Zambian Consumers Remain Optimistic, But Financial Worries Shift Spending Habits
A new survey by TransUnion has revealed a mixed financial outlook for Zambian consumers in the second quarter of 2023. While almost four in 10 (38%) saw an upswing in their income during the past quarter, and eight in 10 (82%) expect their incomes to increase in the coming year, many are bracing for an increase in their bill and loan obligations in the coming quarter, which will see them spending less.
According to the TransUnion Consumer Pulse Study for Q2 2023, millennials (born between 1980-1994) and Gen Z (1995-2012) are seeing the biggest increases in their incomes, mainly due to new business ventures and wage rises. Nearly four in 10 (37%) are using that additional money to repay their debts, and a quarter (25%) of Zambian households are working to boost their emergency savings.
Part of the reason for this prudent approach is that nearly four in 10 (39%) Zambian consumers are expecting increased financial obligations, which will cause nearly half (49%) of consumers of all ages to cut back on their discretionary spending and four in 10 (40%) to limit large purchases in the next three months.
This cautious outlook on future expenditure suggests that Zambian consumers are prioritising financial responsibility, indicating a noteworthy shift in spending habits, says Weihan Sun, Director of Research and Consulting at TransUnion Africa.
Respondents are taking different approaches to managing debt and loans in times of financial uncertainty. Of those unable to pay their bills in full, 43% choose to pay off their debts in instalments. Close to a third are prepared to dip into their savings to meet their financial commitments, while 29% are considering borrowing from friends and family.
The survey also highlighted a decline in access to credit and consumer confidence in the credit market. Nearly all consumers (96%) believe access to credit is crucial. However, less than a third (30%) said they have adequate access to credit, and six in 10 (62%) do not plan to apply for new credit or refinance existing loans, with rising interest rates as a contributing factor. In May, Zambia’s central bank increased its key lending rate to 9.5% from 9.25% as it battles inflation.
For those planning to engage with credit (38%), personal loans are the product of choice (41%), followed by refinancing personal loans (25%) and new student loans (22%).
Managing financial choices
Most consumers (94%) acknowledge the significance of credit monitoring, and the survey indicates that more than half of consumers (53%) regularly check their monthly credit reports. However, Sun says it is ‘concerning’ that 30% of consumers do not monitor their credit reports. This highlights the need for more education and tools to support regular credit monitoring.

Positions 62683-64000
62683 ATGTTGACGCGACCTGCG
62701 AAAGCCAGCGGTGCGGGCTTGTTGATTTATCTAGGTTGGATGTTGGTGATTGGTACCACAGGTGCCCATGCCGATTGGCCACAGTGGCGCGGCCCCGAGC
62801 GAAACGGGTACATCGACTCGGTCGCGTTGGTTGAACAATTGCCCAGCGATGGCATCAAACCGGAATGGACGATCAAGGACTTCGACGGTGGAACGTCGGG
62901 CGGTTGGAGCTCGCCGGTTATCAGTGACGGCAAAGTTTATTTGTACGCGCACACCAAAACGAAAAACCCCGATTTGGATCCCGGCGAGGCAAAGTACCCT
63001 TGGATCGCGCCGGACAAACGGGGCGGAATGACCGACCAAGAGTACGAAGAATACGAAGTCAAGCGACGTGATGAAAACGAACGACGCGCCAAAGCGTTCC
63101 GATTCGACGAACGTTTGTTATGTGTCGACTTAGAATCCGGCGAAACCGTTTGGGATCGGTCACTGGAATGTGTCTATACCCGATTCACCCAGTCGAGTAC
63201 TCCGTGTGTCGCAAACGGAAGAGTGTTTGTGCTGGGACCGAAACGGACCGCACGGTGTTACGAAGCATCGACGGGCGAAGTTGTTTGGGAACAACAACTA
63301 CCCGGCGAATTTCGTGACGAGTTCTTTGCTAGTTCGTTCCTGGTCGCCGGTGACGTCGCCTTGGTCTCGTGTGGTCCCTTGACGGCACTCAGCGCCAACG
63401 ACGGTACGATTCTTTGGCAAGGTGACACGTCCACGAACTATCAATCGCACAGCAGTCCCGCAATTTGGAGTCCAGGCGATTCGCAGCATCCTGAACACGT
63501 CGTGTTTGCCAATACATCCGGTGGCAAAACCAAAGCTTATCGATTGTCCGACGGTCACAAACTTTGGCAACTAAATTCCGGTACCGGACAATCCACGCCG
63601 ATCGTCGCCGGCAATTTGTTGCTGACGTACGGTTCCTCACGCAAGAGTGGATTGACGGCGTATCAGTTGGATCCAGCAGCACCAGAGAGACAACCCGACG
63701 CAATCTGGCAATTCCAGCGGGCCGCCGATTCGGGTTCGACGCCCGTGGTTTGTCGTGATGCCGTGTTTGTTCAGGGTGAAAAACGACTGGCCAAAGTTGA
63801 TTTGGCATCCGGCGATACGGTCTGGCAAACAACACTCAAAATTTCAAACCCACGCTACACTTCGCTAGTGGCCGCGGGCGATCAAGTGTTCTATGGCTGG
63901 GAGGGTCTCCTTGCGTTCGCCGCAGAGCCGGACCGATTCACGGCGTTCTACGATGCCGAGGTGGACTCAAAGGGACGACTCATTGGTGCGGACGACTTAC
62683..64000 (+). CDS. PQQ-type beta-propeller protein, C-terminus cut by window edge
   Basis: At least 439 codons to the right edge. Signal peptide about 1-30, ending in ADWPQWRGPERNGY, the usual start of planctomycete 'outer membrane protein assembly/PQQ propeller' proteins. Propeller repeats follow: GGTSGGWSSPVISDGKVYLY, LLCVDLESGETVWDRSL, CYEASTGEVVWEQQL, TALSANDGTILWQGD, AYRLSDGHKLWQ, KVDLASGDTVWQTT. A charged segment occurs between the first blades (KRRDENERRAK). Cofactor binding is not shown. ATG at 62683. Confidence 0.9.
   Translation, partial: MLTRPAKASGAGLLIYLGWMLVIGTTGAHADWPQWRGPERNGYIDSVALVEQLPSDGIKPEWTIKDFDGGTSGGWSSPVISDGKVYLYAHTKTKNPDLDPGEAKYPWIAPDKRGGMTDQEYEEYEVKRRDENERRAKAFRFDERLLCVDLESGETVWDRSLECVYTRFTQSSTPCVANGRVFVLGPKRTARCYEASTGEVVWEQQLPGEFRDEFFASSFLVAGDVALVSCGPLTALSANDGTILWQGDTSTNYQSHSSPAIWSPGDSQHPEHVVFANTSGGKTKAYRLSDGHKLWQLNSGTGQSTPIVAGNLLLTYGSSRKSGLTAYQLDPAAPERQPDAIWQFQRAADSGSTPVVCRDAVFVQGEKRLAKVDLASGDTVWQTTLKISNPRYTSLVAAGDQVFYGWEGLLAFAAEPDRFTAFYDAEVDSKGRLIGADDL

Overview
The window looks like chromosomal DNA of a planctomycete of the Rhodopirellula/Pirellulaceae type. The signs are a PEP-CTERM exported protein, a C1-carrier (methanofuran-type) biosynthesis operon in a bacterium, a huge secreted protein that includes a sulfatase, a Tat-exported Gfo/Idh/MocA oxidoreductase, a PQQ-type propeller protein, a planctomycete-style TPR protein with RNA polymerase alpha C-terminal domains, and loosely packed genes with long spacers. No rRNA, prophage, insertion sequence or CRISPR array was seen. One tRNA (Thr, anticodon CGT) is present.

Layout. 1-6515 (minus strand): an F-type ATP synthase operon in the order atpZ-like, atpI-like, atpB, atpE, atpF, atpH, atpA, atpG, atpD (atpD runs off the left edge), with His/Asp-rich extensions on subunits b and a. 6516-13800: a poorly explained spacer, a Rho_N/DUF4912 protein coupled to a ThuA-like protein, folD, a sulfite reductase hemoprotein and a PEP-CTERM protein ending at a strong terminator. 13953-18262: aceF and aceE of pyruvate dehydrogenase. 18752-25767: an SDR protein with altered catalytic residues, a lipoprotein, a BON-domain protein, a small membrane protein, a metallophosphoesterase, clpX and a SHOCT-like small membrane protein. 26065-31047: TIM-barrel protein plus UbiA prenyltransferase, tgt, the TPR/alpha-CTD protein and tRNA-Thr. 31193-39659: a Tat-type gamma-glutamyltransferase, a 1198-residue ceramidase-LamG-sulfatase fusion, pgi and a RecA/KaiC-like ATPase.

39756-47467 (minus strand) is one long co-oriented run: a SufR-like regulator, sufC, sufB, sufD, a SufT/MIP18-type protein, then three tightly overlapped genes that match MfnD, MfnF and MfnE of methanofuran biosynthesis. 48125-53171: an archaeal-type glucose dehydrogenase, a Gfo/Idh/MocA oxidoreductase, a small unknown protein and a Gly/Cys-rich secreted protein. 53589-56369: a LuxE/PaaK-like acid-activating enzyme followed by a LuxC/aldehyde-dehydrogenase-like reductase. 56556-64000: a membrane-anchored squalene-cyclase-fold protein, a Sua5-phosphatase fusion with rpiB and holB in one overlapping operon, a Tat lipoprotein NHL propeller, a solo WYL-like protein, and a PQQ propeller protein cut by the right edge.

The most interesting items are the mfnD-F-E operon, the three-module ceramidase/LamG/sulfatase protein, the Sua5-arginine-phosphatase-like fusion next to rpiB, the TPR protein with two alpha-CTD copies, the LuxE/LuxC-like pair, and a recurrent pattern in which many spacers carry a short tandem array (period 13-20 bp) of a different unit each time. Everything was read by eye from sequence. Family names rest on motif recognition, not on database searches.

Opinions were mixed around the question of whether consumers believed their credit scores would improve if businesses used alternative data sets not included on a standard credit report, like rental payments, gym membership dues and short-term loan histories. While a significant proportion (47%) believed their scores would improve, a smaller number (15%) expected no change, and 7% predicted a decrease. Almost a third (31%) needed clarification on the impact, suggesting that educating consumers on the potential benefits of alternative data is important.
Only 28% of Zambian consumers conduct more than half of their transactions online, indicating a continued reliance on traditional methods. This presents a significant growth opportunity for digital channels.
Identity risks and usage
Digital fraud attempts remain a pressing issue for Zambian consumers, with 76% of those surveyed reporting that they had been targeted by such schemes in the last three months. Unfortunately, 9% were targeted and fell victims.
The most common types of fraud schemes included money/gift card scams (46% of respondents), 'smishing' (fraudulent text messages aimed at tricking the recipient into revealing personal data; 43% of respondents), and phishing or vishing scams (one in three consumers). Smishing was reported most frequently by Millennials and Baby Boomers, with the latter also reporting a higher occurrence of vishing attempts, at 56%.
As a result, Zambian consumers are highly concerned about the security of their personal information, with 95% expressing apprehension about sharing their personal details. The data highlights the crucial importance of trust and robust cybersecurity measures in financial transactions and interactions.
“Overall, it's clear that consumers are increasingly aware of the risks associated with digital fraud. With rampant scams, consumers are cautious about sharing personal information, fearing privacy invasion and identity theft. This indicates a significant need for stronger security measures and robust fraud prevention strategies in the digital space,” said Sun.
Consumers can get their free annual credit report from TransUnion here.